The political climate in Burma is gloomier than ever as pro-democracy leader Aung San Suu Kyi, general secretary of the National League for Democracy and winner of the 1991 Nobel Peace Prize, is in grave danger. Suu Kyi, known affectionately as "the Lady,"- is the hope of the Burmese people; her bad fortune will be the fate of her poor people and country.
The Lady was transferred to Insein Prison in Rangoon on May 14 from her home, where she had been under house arrest. The dishonest junta started a closed-door mock trial of the Lady on Monday inside the notorious Insein Prison. She has been charged with violating the terms of her house arrest and could face a prison sentence of up to five years. But the people see the trial as a farce and a conspiracy by the junta.
Even though a few diplomats and journalists were allowed to attend the third day of the trial on Wednesday, most of them still expect her to be found guilty on trumped-up charges.
The Association of South-East Asian Nations has been criticized for its lack of practical efforts to tame its rogue member. Releasing statements and rhetorical comments are not enough. The leaders of ASEAN may remember "Black Friday,"- the premeditated ambush of the Lady near the town of Depayin in military-ruled Burma.
In the hours of darkness on May 30, 2003, Daw Aung San Suu Kyi and her National League for Democracy convoy were fiercely attacked, leaving numerous dead and injured. Hundreds of democracy supporters were taken into custody, including Suu Kyi.
There was convincing evidence that the attack was a premeditated assassination attempt on Suu Kyi and members of the NLD. A report by the special rapporteur on human rights to Myanmar, Professor Paulo Sergio Pinheiro, said, "There is prima facie evidence that the Depayin incident could not have happened without the connivance of state agents."-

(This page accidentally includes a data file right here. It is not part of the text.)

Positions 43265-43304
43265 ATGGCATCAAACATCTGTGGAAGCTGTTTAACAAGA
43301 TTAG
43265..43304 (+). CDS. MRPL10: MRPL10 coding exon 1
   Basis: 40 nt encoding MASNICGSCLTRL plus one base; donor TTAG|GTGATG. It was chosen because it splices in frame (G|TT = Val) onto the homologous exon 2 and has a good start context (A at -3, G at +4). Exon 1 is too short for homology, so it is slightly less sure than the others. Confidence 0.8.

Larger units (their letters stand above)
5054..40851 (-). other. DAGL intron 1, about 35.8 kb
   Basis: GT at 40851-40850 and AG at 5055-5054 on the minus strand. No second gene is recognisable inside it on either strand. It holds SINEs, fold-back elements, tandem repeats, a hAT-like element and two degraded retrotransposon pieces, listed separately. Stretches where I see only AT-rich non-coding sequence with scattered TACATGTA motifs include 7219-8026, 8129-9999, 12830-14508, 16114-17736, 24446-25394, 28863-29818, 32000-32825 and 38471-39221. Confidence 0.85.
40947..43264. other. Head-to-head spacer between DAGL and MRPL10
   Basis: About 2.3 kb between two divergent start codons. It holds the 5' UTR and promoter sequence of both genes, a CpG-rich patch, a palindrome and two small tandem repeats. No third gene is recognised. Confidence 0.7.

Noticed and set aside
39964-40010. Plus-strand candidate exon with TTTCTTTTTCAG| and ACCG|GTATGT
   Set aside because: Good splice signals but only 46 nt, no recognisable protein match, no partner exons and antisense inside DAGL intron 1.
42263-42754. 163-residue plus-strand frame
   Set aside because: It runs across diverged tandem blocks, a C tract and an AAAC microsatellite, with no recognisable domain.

This brutal attack was the regime's response to the people's support of the NLD during Aung San Suu Kyi's various trips throughout the country, following her release from 19 months of house arrest in May 2002. In response to the Depayin bloodbath, there was a remarkable outcry from ASEAN and unique pressure on the regime, including calls for Suu Kyi's release.
Nonetheless, the regime mollified ASEAN by offering a seven-step "roadmap to democratization"- in response to the pressure. However, the roadmap has not led to democratic reform in Myanmar.
Six years later the voice of ASEAN has diminished. There should have been an independent investigation into the Depayin attack and Aung San Suu Kyi and fellow activist U Tin Oo should have been unconditionally released. But the military regime has endlessly made empty promises to the people of Burma and ASEAN.
At the U.N. General Assembly meeting on Sept. 29, the junta's Foreign Minister Win Aung misled the international community by saying, "We don't call this house arrest "- We are helping her to overcome health problems."- Unfortunately, this move has reduced pressure within the region for the release of Suu Kyi.
ASEAN should keep in mind that at Depayin, Than Shwe, the chieftain of the junta, was the key criminal and Aung San Suu Kyi was the victim. But when the junta declared that it had put Suu Kyi under "protective custody,"- ASEAN did not stand with the Lady. Hence, the Burmese people thought ASEAN supported the criminal against the victim.
As international pressure mounted, in a departure from its noninterference policy, ASEAN issued a statement calling for the early release of Aung San Suu Kyi and other NLD members during the 36th ASEAN Ministerial Meeting in June 2003 in Phnom Penh, Cambodia. It also urged Myanmar to seek reconciliation and dialogue "leading to a peaceful transition to democracy."-
But ASEAN's statement was all for naught. People have been deeply disappointed by the group's lack of collective will to take a strong position against Burma's military dictators. Instead, the group seems to be going along with the dictators and opposing democratic norms. This makes a mockery of the ASEAN charter, which asserts that the region be more responsive to human rights issues.
The charter was intended to transform ASEAN into a systematic institution similar to the European Union, entrusting its members to strengthen democracy, to enhance good governance and the rule of law, and to promote and protect human rights and fundamental freedoms. ASEAN should be recognized internationally not only as a cohesive alliance of economically developed nations, but also as a regional body that is ethically and politically responsible.